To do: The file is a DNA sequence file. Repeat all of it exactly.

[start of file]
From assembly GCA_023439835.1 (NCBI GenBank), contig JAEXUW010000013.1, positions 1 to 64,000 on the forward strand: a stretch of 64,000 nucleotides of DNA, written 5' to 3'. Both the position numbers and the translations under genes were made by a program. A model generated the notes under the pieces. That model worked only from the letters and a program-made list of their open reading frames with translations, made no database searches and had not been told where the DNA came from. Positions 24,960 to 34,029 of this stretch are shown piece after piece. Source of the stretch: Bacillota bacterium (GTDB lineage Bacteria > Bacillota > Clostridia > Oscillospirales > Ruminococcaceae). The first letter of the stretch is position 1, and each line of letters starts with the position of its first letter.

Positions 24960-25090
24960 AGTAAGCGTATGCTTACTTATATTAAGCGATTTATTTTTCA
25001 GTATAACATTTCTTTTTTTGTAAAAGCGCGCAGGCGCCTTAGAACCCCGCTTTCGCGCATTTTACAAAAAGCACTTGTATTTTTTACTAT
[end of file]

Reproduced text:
From assembly GCA_023439835.1 (NCBI GenBank), contig JAEXUW010000013.1, positions 1 to 64,000 on the forward strand: a stretch of 64,000 nucleotides of DNA, written 5' to 3'. Both the position numbers and the translations under genes were made by a program. A model generated the notes under the pieces. That model worked only from the letters and a program-made list of their open reading frames with translations, made no database searches and had not been told where the DNA came from. Positions 24,960 to 34,029 of this stretch are shown piece after piece. Source of the stretch: Bacillota bacterium (GTDB lineage Bacteria > Bacillota > Clostridia > Oscillospirales > Ruminococcaceae). The first letter of the stretch is position 1, and each line of letters starts with the position of its first letter.

Positions 24960-25090
24960 AGTAAGCGTATGCTTACTTATATTAAGCGATTTATTTTTCA
25001 GTATAACATTTCTTTTTTTGTAAAAGCGCGCAGGCGCCTTAGAACCCCGCTTTCGCGCATTTTACAAAAAGCACTTGTATTTTTTACTAT